But it’s the other side of the argument that is the usual culprit of bizarre absolutism. Of course something has to allocate finite resources, but the assumption that the most efficient (putting aside desirable, even) method is through the market leaves me scratching my head.

    The “free” market, sure… but what definition of free market are we going with here? I can’t choose my health care provider. I can’t round up a few million dollars from investors and start up a competitive healthcare company.

    I think the common mistake of the far left is, indeed, to be a little too hippy-dippy about making sure no one ever gets hurt. The far left.

    I think the common mistake of the center right (and beyond), is believing corporatism is capitalism.


  8. Very well said.

    Did anyone notice that in his address to Congress, the President listed “[no] cap on the amount of coverage you can receive in a given year or in a lifetime” as one of his non-negotiable requirements imposed on private insurers? Along with an end to differentiation between low and high risk applicants?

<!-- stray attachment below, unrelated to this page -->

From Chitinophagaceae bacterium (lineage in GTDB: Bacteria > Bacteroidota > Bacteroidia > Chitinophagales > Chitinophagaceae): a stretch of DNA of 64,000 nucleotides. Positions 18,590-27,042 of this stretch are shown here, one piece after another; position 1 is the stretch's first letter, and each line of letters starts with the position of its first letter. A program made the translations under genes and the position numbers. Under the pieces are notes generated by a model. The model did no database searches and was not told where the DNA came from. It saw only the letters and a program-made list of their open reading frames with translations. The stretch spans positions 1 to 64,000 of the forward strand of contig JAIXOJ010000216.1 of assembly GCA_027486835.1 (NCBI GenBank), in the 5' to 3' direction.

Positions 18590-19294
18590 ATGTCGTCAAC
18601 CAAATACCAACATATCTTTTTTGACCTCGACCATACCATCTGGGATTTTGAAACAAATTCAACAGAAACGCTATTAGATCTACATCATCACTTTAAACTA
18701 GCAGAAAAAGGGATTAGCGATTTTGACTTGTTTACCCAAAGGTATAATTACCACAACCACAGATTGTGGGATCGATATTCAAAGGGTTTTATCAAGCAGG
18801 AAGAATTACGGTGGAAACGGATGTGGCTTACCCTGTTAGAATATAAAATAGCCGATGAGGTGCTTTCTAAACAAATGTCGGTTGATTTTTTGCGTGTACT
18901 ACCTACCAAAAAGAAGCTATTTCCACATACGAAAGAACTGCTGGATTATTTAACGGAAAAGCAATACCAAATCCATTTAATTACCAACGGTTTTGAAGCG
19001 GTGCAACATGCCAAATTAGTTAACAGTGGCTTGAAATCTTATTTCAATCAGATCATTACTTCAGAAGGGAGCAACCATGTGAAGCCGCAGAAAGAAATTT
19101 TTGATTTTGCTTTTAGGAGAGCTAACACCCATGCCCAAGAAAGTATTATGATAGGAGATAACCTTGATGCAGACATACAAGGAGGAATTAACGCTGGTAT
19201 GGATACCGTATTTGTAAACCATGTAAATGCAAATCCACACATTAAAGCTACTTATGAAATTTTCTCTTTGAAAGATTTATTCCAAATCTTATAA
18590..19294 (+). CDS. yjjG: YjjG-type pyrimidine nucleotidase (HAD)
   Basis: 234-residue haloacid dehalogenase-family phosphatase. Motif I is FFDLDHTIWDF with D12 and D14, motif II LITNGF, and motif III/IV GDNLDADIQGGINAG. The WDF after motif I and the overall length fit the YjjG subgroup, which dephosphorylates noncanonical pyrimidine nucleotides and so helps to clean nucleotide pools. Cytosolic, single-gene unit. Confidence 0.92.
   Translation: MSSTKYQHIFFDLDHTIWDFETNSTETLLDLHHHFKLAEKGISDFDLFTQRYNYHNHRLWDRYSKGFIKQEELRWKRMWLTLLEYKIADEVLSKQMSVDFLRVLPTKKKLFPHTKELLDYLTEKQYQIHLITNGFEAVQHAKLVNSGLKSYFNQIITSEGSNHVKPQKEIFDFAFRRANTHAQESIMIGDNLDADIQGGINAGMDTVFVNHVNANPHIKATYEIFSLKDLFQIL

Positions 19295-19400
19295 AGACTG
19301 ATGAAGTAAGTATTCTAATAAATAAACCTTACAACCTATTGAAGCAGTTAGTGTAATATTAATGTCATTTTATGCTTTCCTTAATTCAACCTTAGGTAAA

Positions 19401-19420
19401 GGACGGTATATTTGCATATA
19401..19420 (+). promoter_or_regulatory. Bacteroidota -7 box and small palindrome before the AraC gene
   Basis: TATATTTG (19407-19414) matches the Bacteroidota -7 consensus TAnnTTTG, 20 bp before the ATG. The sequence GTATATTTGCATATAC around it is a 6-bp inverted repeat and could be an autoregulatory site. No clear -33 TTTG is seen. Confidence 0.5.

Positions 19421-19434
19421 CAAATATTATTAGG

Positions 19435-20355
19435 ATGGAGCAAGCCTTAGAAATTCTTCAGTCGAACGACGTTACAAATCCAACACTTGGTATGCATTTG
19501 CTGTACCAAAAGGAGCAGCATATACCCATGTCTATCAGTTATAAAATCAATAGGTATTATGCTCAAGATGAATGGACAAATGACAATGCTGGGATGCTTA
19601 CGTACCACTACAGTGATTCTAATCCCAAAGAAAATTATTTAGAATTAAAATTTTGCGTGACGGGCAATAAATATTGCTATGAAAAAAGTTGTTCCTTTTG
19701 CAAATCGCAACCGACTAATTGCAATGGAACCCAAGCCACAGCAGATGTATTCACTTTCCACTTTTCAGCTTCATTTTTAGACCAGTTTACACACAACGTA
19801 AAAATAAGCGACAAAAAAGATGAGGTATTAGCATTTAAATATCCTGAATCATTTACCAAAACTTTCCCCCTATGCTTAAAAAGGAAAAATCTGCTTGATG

It’s the same fantasy as the Facebook nonsense, dressed up to sound reasonable. Only in this case, the perpetrator understands it is deception.

  9. Drewfus Says:

    “True, if medicine were fully socialized, and treatment was always free to the consumer, no one would die due to a lack of funds on their own part — instead, people would die due to lack of government funds.

    Exactly.

    Socialist health-care is not a proxy for not a lack of funds – it just means rationing and indirect payment. Oh, and inefficiency, red tape and lots of politics.


  10. [...] they have a right to health care–that is, a right to other people’s labor–or that resources are not scarce. Yet that is what Obama & Co. are doing. A core principle of their scheme is that no one could [...]

  11. Blissex Says:

    The argument above is thoroughly ridiculous — because it brings a point to an extreme. And extremes are ridiculous.

    Consider law enforcement: no theft should go unpunished, because it is an infringement of the freedom of the victim. So the law says, already, today.